2011 nuclear fusion power paradox

NUCLEAR FUSION Paradox 


galaxy M104 - flush with power - NASA

We live in a sea of infinite power 
struggling for tiny solutions that produce nothing

2011 - Enabling the Inevitable

 

The paradox of nuclear-fusion power

We end up with a curious situation here. We face a neutron-damage problem that is so severe that researchers look to the moon for a fuel that promises to be neutron free, but which takes so much energy to fuse that a practical power plant is even farther out of reach than the stuff from the moon itself is, that is supposed to power it. With all this considered, we end up with a paradox. The paradox is that we aim for something that has no equivalent in the Universe, which only major miracles could achieve, while we don't bother to utilize the resources that we have already at hand, which actually deliver the very thing that fusion power promises, but cannot give us. This resource that we have, is thorium nuclear-fission power. The technology was developed in the 1950s, but was shelved since it didn't produce anything useful for making atom bombs with.

Another paradox is that nuclear-fusion power isn't happening anywhere in the universe, while it has become an obsession with researchers on Earth. If it is not happening in the Universe, doesn't this mean that it doesn't exist as an option for us either? Indeed, why would it be happening in the Universe if it isn't needed there? Why would the Universe resort to nuclear-fusion power when it is flush with power? Its power systems are the most efficient that exist. They are electric, which makes them the most efficient power systems imaginable? 

The image above is an image of a high-powered galaxy, surrounded by vast electric power streams that illumine not only its stars but surrounds the galaxy itself with a visible halo. The image, as a model, illustrates the nature of our solar system with the Sun at the center and the halo being the heliosphere. With the Earth's orbit being close to the Sun, we are literally afloat in th electric power streams that light up the Sun. Shouldn't we avail ourselves of this power?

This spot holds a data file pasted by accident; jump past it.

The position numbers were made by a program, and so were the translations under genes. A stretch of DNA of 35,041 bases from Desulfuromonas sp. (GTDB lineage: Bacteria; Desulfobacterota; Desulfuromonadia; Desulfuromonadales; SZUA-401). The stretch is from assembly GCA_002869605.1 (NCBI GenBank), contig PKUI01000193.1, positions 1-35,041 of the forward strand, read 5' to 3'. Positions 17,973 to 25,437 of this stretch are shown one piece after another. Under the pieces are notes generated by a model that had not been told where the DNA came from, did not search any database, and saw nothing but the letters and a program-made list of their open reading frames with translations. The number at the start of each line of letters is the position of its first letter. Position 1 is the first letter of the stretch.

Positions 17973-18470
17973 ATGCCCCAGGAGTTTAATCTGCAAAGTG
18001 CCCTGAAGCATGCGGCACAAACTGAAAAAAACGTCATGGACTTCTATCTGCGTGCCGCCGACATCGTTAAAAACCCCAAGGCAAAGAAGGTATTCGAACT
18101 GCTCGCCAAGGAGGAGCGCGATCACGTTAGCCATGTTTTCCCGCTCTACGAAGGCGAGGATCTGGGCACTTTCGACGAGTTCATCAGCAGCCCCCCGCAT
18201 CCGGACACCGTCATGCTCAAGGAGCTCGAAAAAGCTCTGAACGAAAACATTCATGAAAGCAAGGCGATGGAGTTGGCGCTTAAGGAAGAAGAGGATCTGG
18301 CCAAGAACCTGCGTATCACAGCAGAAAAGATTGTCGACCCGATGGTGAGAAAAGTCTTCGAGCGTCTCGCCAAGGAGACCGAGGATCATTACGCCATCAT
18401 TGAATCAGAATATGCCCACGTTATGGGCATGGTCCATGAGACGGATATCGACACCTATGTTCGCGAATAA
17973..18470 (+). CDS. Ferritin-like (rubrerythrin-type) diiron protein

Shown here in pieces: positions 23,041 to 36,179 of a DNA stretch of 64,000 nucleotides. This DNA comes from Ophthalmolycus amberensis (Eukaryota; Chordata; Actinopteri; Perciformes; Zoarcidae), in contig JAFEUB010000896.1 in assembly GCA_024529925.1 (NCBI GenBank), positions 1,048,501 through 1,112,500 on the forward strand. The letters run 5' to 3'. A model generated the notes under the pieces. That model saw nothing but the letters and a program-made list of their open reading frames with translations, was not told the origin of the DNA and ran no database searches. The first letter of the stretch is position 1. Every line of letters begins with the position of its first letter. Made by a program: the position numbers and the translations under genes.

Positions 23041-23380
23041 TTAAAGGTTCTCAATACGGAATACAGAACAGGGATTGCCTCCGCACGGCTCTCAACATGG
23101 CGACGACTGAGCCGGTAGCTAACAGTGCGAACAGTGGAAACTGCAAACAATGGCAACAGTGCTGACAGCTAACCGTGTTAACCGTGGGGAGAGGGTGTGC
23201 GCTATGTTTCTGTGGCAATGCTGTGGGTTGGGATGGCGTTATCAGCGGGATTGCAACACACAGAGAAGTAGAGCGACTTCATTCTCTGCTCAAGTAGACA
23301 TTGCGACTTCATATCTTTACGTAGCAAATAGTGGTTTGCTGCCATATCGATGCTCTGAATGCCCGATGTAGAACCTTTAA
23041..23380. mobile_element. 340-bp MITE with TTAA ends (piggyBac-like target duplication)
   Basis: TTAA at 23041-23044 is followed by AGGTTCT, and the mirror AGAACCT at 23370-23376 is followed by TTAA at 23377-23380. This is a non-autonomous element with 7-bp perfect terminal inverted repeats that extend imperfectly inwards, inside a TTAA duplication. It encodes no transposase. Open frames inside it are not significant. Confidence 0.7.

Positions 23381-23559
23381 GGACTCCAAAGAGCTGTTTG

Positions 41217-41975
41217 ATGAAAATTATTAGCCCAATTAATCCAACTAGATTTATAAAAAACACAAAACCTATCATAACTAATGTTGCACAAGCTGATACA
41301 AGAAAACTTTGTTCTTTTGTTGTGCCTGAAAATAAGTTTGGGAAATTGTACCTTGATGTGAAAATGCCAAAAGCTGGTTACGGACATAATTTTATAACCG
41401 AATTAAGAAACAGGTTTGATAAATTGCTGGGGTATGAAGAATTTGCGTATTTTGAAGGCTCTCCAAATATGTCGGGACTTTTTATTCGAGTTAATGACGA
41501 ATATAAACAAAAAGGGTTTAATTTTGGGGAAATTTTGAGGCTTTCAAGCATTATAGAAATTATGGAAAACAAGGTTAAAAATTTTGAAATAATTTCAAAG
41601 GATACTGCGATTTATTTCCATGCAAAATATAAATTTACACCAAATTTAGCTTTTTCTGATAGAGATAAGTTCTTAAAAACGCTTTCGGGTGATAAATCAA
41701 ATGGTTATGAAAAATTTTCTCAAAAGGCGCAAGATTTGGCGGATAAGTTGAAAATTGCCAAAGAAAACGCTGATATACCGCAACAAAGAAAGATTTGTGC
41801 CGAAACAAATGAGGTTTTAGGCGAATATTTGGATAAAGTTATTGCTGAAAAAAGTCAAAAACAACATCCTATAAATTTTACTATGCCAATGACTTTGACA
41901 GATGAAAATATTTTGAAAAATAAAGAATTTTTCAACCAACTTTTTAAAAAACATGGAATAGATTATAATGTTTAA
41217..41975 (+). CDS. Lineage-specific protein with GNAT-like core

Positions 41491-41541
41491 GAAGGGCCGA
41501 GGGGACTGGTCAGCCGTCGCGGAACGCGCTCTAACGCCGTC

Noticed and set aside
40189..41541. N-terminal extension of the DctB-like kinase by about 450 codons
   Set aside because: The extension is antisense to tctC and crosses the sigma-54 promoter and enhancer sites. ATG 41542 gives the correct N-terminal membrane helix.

The existence of vast electric power streams throughout the cosmos is evident by the stars and galaxies being strung along filamentary lines like beads on a string. This feature (also faintly seen above) is common throughout the Universe. That the Earth is surrounded by electric power existing in plasma is space was proved by the NASA tether experiment in 1996. The Space Shuttle Columbia had deployed a 12-mile long experimental tether into orbit. The experiment was to attempt to generate electricity by utilizing Earth's magnetic field. But the tether broke. The nature of the break indicated that the conductor of the tether was burned electrically when the insulating material failed and the conductor became exposed to the electric energy is space.

One of the characteristics of the Universe is that it always utilizes the most efficient principles for any given purpose. Nuclear-fusion power falls way outside of this category. 

In fact, all experience has shown that the Universe has carefully devised protective principles to prevent its atoms from fusing together, even in high-power environments. All of the nuclear-fusion experiments that are being pursued are attempts, not to utilize natural universal principles, but to overpower the barriers the Universe has set up for its self-protection.

If the Universe has no provision for nuclear-fusion power, but has set up protective barriers against it, why would we waste any effort with it, in developing it? Our experience has already been amply clear that attempting nuclear-fusion power is useless for all practical purposes. The resulting tragedy is, in pursuing this course, such as by focusing our efforts on this useless pursuit, that we tend to close our eyes to the powerful principles that we do have at hand to meet our needs. Instead of keeping ourselves tied into knots for a hundred years, hoping against all odds that nuclear-fusion power might yet succeed, shouldn't we rather utilize what we've got within reach that promises infinite energy, as it pervades the Universe in which we live?

 What we have at hand is so big that we don't need anything more. Why would we pursue lesser options in dead-end pursuits?

 

Nuclear-fusion power, a dead-end pursuit

Six strikes against nuclear-fusion power

The political driver for dead-end fusion-power

Nuclear-fusion experiments - NIF, ITER

The nuclear-fusion energy is destructive

The paradox of the nuclear-fusion fuel

MSR/LFTR Liquid Fluoride Thorium Reactor

 

Also see: 


 

 Rolf Witzsche, author of books and novels on Christian Science, politics, science, and, love, and economics

Rolf Witzsche

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